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At G-20 Summit, President Defends Trump Tower Moscow Talks


This morning, President Trump is in Argentina to meet with world leaders at the G-20 summit, but he has clearly got the Russia probe on his mind and in his Twitter feed. The president's responding to new revelations from his former lawyer Michael Cohen, who pleaded guilty to a series of lies. Cohen says he made false statements to Congress to cover up Trump Organization talks about a possible Trump Tower in Moscow. And he lied about when those talks ended.

This morning, the president tweeted the following defense - quote, "Against all odds, I decide to run for president and continue to run my business - very legal and very cool. Talked about it on the campaign trail, lightly looked at doing a building somewhere in Russia, put up zero money, zero guarantees and didn't do the project - witch hunt," end quote.

Evidence now shows Donald Trump's company continued those discussions about a Moscow Trump Tower at least up until June of 2016 while Russia was meddling in the U.S. election. Former federal prosecutor Renato Mariotti is with us to help sort through all this and the implications. Good morning.

RENATO MARIOTTI: Good morning.

MARTIN: How do you read the Cohen admission? What is the upshot of this?

MARIOTTI: Well, first of all, one thing that I think is very important is that now Michael Cohen has a cooperation deal. And this time it's with Robert Mueller. So that's significant because what it confirms to us is that he's been providing information to Mueller, and Mueller believes that information is accurate. It's consistent with the other evidence he has. And Mueller believes that that information is valuable to him. So that, I think, is certainly very important and has implications.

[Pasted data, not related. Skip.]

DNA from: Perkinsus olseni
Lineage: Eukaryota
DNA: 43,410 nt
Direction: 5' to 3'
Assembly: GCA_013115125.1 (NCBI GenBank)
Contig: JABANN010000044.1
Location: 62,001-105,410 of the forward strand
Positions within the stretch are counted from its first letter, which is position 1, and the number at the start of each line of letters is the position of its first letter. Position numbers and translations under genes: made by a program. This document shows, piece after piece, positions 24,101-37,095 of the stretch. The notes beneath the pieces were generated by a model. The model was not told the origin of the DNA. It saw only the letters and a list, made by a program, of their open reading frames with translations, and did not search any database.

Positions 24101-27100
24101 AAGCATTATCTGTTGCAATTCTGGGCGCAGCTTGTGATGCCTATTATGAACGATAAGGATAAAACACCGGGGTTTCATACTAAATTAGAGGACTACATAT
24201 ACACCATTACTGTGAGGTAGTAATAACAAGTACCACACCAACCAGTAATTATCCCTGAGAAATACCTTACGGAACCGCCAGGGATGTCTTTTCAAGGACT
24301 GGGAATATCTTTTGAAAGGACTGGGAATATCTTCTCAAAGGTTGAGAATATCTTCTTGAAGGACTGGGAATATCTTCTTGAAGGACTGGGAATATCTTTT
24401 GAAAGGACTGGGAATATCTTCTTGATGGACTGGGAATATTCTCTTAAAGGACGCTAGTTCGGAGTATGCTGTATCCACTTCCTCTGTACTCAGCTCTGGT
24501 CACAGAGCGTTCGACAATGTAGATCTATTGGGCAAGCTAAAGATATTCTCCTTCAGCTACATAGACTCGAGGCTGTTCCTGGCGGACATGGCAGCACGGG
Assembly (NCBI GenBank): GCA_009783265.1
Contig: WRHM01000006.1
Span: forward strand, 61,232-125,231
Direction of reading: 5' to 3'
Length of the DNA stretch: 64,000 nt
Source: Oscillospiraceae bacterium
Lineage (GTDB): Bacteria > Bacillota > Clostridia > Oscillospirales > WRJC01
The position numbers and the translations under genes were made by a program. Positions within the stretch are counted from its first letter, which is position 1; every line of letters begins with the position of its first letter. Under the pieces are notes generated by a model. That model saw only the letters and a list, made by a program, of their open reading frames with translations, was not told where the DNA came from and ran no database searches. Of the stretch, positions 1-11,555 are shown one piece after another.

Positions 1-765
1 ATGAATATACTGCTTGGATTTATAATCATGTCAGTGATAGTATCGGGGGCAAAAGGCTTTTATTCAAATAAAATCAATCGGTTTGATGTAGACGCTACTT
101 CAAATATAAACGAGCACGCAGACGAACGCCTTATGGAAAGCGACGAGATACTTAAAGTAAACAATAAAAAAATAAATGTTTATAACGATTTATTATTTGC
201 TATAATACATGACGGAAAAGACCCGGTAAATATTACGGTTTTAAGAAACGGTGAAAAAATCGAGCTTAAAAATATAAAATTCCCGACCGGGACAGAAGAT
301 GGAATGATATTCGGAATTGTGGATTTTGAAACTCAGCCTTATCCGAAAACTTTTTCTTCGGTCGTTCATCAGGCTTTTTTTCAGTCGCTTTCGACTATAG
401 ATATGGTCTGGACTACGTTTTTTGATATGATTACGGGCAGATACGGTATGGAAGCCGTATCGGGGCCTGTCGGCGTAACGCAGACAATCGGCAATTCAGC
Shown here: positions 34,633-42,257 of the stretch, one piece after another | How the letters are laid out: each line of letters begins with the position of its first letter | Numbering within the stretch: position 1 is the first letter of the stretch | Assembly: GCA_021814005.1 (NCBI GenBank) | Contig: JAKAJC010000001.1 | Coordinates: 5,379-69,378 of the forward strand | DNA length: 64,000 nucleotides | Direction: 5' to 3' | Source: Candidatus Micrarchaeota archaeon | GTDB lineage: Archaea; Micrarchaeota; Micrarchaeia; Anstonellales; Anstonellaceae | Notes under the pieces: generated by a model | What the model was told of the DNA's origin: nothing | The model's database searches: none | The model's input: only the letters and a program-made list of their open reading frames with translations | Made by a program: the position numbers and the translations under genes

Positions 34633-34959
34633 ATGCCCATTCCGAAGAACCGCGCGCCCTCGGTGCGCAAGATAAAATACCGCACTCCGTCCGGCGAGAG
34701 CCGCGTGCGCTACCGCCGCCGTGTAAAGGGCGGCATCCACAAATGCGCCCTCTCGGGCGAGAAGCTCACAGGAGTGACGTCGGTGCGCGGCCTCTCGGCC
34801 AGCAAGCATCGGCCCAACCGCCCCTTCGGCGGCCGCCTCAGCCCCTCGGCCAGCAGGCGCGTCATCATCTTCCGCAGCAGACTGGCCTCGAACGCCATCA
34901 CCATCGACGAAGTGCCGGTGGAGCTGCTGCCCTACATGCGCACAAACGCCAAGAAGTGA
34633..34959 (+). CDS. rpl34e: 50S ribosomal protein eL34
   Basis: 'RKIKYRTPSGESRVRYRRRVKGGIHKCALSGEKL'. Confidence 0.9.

As for the information itself and the admission about the Trump Tower Moscow, what's important there, first of all, just from a - perhaps from a political perspective is that the president was engaged in business that actually involved the Russian government during the election and didn't disclose that to the public. But from a legal perspective, how that matters is whether or not, you know, he and his associates, including his family, were truthful about that and other topics related to Congress and to Mr. Mueller.

MARTIN: But the president insists that he did nothing wrong. And you're suggesting there isn't, at this point, evidence that he broke any laws here, right?

MARIOTTI: That's right. As to this subject, there is not. Exactly.

MARTIN: In the Cohen documents, President Trump is referred to as individual one. Is that not typically a designation that prosecutors assign to the primary target of an investigation?

MARIOTTI: No, it doesn't mean that at all. All it means is that he is somebody who is not being identified because he's not being charged in that document. Justice Department policy indicates that individuals who are not charged in the document are not identified. And so even though it is absolutely obvious from the document that this is referring to President Trump, his name is not included.